Offenders also use different types of malware, or computer viruses, to obtain personal information from unsuspecting victims. In many cases, this includes bank account and credit card details via successful phishing attempts (or spam emails).



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The fight for responsibility

Banks will generally reimburse customers for any fraudulent loss incurred on their credit cards. However, the customer must take “the care given to their confidential data”.

There is also a burden customers to check their credit card statements and notify their bank of any suspicious activity.

But this may not always be the case. In 2016, the former UK Metropolitan Police Commissioner made the headlines for suggesting that customers shouldn’t be reimbursed by banks if they hadn’t protected themselves against fraud.

Instead, he argued that customers were “rewarded for bad behavior”Rather than being encouraged to adopt cybersecurity practices, such as antivirus software and strong passwords.

These statements were greeted with anger by many advocacy groups who equated them with victim blame. She was further exacerbated by a disclosed proposal by the City of London Police to shift responsibility for losses due to fraud from banks to individuals.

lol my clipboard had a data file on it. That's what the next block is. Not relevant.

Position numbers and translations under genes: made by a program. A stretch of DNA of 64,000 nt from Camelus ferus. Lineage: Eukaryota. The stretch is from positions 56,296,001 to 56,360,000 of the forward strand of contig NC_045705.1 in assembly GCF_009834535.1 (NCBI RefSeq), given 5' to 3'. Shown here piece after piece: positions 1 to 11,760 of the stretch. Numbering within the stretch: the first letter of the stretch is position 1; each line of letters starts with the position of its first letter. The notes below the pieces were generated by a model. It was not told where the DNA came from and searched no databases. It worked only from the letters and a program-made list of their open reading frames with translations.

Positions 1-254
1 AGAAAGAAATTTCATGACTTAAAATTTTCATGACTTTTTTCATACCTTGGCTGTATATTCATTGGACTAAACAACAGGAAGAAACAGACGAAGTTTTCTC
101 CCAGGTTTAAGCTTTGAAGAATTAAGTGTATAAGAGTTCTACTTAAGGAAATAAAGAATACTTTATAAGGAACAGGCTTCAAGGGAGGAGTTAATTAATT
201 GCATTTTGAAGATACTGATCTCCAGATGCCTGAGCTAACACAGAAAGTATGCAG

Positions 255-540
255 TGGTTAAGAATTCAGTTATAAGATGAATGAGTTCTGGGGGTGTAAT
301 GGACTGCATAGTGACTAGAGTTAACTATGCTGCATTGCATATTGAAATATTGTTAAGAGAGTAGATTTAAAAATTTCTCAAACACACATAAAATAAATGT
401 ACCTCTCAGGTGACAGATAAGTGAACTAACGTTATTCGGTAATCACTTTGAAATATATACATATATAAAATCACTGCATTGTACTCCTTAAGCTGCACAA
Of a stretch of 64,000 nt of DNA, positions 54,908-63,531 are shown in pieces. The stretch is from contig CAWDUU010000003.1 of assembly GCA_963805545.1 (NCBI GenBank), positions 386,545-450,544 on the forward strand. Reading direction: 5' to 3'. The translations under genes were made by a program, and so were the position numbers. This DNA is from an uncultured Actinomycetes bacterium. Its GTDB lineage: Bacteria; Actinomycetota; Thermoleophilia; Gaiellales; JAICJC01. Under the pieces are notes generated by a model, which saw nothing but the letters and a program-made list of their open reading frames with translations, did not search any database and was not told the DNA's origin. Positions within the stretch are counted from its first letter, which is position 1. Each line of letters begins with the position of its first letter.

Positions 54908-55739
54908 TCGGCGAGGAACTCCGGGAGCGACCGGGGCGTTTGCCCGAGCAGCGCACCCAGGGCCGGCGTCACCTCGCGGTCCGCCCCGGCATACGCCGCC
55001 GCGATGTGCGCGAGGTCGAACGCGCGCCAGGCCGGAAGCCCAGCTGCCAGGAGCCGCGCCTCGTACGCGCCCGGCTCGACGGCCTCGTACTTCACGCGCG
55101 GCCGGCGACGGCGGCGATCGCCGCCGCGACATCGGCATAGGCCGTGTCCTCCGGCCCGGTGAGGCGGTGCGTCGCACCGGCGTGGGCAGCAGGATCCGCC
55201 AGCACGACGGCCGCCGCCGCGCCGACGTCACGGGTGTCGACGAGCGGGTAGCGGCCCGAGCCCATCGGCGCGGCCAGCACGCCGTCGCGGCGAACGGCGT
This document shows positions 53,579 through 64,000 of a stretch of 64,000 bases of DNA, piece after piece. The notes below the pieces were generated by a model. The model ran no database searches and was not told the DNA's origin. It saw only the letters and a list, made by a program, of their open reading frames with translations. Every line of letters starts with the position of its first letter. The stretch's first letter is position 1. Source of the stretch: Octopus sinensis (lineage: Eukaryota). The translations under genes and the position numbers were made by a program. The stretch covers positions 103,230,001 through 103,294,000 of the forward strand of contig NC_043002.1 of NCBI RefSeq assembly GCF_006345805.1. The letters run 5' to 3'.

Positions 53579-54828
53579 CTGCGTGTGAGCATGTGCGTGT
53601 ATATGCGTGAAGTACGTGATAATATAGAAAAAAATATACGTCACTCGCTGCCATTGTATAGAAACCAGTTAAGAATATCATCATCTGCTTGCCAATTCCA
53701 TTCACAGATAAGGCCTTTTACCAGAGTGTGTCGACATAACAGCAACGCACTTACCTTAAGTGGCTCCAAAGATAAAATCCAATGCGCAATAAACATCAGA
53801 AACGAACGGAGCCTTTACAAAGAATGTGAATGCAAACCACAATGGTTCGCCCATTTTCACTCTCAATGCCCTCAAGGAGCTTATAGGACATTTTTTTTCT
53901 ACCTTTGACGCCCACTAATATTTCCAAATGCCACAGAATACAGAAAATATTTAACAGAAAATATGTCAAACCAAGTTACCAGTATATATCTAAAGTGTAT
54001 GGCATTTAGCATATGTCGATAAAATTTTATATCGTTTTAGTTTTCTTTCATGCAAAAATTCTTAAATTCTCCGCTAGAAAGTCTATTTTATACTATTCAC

Although this recommendation was never adopted, tension may continue to grow over liability for fraud.

In search of answers

Pointing the finger at one of the parties is not a constructive solution. Banks alone cannot fight online credit card fraud. Neither do their customers.

There are simple steps you can take to reduce the likelihood of online fraud: Having up-to-date antivirus software and strong passwords is an important step. There are sites like have been that demonstrate how vulnerable and exposed our passwords can be.

Yet it is difficult to protect against the social engineering techniques used by offenders to manipulate victims into passing on their personal data. Not to mention the risks posed by data breaches by third parties, which are beyond the control of individuals.

The introduction of mandatory data breach reporting legislation in Australia in 2017 could have a positive impact. By requiring organizations to notify their customers when their personal information has been compromised, individuals can be proactive about canceling cards, changing passwords, and preparing credit reports to verify creditors. fraudulent activities.

Businesses must also recognize the importance of protecting their customers’ information. It is essential to overcome the mentality that cybersecurity is just one technology problem or one computer problem. It should be firmly on the business management agenda.

Fraud is inevitable regardless of the technology used. Collaborative efforts between banks, businesses, government and individual consumers need to improve.

No single group can effectively end online credit card fraud. It shouldn’t be expected either.


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David A. Albanese